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Letter to the Editor: Christmas is a-comin'

Letter to the Editor • Dec 17, 2015 at 5:38 PM

Letter to the Editor:

Hello friends and neighbors. It’s Possum Town News time! It has become a tradition that I tell my little Christmas story durin’ this time. So here it is.

I guess it was the Christmas of 1921. I was just shy of 19 and my beloved Mr. Williams was 33 years old. By the way, I have always loved older men. There just ain’t many around anymore. I guess they’re all married.  

Mr. Williams, as I called him, and I had gotten married in the fall and we were very poor. We had just moved to Mississippi from Possum Town to work on a farm. We lived in what I call a “shot-gun shack” and we didn’t have a penny but we had each other. Bein’ newly hitched, that was all we needed.

It was close to Christmas and we were goin’ to have the best Christmas of our times. I remember our Christmas tree. It was probably the most wonderful tree I’ve ever seen in my life. 

Not havin’ a saw or ax, Mr. Williams spent two days in the woods cutting down the most pretty piney tree with just his pocketknife. He dragged that big ol’ tree into the house. We set it up in an old milk bucket. I can still smell that piney tree today.  

We decorated that tree with love and strings of popcorn cooked over an open fire. Mr. Williams had whittled little pine Christmas ornaments and the top was christened with a large star cut out of cardboard and covered with tin foil. I can still see the reflection of the flames from the fireplace a flickerin’ in that star. We hung two old worn out socks on the mantle, (by the way…they had been washed) and they were stuffed with peppermints and licorice!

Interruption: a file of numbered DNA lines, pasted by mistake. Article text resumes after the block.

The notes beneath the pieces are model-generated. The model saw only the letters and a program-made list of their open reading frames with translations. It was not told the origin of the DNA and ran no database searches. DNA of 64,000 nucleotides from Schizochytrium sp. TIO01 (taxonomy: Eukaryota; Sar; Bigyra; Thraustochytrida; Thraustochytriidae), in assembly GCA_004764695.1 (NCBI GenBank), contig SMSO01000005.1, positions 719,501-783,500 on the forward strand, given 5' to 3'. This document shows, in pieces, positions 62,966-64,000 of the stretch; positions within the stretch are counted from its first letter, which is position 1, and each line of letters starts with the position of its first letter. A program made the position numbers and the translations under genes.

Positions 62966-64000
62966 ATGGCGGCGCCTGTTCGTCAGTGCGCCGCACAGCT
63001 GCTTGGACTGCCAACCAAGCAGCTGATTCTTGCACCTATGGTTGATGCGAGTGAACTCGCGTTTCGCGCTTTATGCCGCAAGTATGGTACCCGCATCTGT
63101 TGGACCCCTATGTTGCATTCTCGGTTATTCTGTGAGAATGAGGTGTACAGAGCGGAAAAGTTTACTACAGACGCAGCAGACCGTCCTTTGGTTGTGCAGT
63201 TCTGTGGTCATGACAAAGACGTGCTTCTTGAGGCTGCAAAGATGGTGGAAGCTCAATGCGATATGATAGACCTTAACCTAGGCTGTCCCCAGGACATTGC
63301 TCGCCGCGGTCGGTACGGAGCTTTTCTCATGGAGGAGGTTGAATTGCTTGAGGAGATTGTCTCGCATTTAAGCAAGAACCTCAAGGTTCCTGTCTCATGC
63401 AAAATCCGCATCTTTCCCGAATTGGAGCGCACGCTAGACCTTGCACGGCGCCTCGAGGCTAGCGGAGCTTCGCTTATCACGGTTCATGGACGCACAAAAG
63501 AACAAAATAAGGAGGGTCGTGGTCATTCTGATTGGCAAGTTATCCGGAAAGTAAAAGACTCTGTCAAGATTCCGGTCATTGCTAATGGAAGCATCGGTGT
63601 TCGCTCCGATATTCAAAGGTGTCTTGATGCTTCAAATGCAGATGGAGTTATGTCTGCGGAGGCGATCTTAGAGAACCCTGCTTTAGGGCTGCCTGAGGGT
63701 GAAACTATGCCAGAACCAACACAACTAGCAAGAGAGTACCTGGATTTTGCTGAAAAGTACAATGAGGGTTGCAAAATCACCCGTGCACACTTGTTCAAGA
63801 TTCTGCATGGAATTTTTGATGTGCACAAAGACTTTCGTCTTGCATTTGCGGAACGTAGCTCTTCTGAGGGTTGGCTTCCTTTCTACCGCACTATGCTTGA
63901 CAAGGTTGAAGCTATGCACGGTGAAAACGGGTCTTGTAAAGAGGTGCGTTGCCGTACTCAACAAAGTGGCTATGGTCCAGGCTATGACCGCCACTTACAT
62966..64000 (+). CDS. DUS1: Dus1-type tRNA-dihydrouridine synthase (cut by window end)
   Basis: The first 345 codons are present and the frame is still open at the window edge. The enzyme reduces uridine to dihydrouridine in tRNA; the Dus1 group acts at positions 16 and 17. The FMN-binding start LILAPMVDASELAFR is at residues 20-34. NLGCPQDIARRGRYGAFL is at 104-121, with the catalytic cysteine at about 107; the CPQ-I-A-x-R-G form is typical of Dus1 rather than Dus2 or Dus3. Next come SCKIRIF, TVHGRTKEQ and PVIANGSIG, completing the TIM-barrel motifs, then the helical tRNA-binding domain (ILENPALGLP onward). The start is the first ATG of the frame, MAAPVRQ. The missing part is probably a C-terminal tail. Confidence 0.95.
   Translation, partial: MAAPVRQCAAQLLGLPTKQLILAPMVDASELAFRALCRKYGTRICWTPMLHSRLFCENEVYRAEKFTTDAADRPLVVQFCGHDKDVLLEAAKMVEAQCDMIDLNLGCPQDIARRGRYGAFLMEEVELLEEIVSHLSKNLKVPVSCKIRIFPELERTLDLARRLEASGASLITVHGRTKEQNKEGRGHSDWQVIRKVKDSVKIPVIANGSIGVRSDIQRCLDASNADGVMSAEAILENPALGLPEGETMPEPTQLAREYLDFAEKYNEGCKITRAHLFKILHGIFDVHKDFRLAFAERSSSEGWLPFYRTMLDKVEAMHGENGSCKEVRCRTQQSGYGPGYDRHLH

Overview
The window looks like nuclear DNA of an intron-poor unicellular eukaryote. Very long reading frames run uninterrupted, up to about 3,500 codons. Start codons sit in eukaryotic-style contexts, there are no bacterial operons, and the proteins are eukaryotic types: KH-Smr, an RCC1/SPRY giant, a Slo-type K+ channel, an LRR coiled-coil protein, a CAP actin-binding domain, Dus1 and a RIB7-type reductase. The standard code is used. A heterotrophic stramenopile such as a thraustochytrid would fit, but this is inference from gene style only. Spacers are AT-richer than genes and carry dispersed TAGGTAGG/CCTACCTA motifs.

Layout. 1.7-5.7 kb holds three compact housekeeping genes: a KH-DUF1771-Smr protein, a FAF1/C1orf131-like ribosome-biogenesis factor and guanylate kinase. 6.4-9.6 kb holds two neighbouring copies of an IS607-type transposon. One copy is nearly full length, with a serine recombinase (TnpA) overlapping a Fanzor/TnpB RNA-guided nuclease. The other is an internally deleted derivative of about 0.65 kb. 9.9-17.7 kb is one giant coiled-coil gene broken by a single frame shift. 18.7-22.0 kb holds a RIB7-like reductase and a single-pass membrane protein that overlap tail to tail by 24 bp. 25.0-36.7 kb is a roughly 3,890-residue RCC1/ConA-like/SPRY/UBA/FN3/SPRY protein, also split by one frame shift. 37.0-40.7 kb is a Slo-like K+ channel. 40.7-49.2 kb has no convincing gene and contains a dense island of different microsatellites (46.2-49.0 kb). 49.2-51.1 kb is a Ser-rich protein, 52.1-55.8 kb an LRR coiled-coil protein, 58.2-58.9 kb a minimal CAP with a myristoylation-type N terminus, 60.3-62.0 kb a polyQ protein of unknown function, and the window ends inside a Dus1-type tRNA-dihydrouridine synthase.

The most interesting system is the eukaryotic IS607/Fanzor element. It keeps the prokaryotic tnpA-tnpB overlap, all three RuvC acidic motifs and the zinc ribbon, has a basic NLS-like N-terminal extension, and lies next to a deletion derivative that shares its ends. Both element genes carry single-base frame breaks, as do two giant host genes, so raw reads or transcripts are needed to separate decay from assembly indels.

Mr. Williams, unknown to me had been a goin’ to a neighbor’s house to use his tools to make me a hickory rocker by hand. I myself was secretly makin’ Mr. Williams a nightshirt by hand.

Well Christmas Eve finally came around and just like a kid, I couldn’t wait to see the gifts. Mr. Williams agreed. He snuck out of the house and brought in a beautiful hickory rocker that he had hid behind a bush in the front yard. I proudly presented my gift to Mr. Williams and I could see the sparkle in his eye when he saw it.

‘Bout bedtime, Mr. Williams proudly put on his new nightshirt and backed up to the fire before runnin’ and jumpin’ in a cold bed. Once you jumped in bed, you’d cover up with quilts. 

Just as Mr. Williams was getting’ warm, the seat of his nightshirt burst into flames. Startled, I threw a bucket of water on his bottom, puttin’ the fire out but not before the entire seat of his nightshirt burned up exposin’ his rosy red cheeks.  Mr. Williams was terrible upset ‘bout burnin’ up his nightshirt, but I couldn’t help but to laugh. Mr. Williams was very embarrassed about the whole situation, but made the most of it by continuin’ to wear what was left of the shirt. 

We both snuggled in front of the fireplace ‘til he had dried off a bit. We had such fun that night. To this day every time I think of Christmas and Santa Claus and his whiskers, I think of those rosy red cheeks. By the way, if you stop by my house the hand-made quilt on my bed is made from the scraps of that old shirt.  So when I go to bed at night, Mr. Williams in his own way still keeps me warm.

Well young’uns I need to get busy! I have a lot to do in a very short time. As always, remember to have a very Merry Christmas and if you’ve never been to Possum Town, you’ve never really been in Wilson County! I will write again when I can.

Eula Mae Williams

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